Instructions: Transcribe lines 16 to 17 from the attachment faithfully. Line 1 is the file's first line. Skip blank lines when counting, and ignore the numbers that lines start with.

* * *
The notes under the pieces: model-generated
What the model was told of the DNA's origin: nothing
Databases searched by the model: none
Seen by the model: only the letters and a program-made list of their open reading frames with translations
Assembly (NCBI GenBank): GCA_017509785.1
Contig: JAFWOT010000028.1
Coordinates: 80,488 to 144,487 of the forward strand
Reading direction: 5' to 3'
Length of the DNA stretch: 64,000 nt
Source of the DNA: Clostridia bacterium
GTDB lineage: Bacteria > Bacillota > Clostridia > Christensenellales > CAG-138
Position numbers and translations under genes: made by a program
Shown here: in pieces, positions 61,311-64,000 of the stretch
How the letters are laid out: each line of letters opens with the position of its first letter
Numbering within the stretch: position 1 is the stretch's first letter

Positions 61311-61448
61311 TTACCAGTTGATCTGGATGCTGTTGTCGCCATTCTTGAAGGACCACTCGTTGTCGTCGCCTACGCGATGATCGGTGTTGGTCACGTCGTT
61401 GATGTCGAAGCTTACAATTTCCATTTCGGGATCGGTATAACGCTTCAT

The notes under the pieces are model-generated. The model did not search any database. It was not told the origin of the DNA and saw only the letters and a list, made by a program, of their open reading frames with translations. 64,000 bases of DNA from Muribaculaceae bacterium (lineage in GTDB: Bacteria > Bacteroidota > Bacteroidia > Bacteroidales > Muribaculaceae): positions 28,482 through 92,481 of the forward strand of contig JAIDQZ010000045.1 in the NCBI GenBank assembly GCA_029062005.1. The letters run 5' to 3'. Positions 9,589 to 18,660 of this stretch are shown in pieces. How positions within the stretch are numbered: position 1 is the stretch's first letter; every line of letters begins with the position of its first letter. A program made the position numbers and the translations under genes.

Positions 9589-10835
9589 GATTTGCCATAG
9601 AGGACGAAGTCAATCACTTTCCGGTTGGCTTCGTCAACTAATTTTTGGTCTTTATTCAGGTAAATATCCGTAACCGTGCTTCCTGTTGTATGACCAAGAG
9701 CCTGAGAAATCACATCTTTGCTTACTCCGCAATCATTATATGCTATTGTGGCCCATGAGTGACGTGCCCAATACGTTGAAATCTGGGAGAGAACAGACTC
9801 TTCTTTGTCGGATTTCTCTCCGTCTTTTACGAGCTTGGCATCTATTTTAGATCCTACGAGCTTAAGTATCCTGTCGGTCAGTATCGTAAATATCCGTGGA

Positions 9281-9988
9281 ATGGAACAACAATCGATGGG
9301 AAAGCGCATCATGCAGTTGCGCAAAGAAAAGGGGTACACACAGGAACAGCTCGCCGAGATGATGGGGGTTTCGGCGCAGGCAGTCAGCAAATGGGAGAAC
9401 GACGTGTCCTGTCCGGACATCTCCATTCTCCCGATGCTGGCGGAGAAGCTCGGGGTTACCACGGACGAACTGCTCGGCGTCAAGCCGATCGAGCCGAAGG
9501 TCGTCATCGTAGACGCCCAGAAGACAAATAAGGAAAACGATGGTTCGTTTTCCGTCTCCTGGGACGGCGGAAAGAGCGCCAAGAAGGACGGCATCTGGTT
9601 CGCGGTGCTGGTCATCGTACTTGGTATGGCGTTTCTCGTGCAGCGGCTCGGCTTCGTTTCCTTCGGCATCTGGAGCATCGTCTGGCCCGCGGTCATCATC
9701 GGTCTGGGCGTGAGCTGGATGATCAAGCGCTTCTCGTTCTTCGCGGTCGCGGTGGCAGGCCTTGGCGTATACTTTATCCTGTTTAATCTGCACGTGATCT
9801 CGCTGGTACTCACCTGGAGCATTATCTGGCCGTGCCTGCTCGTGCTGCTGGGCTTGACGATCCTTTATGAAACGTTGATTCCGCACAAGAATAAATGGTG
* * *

Positions 61311-61448
61311 TTACCAGTTGATCTGGATGCTGTTGTCGCCATTCTTGAAGGACCACTCGTTGTCGTCGCCTACGCGATGATCGGTGTTGGTCACGTCGTT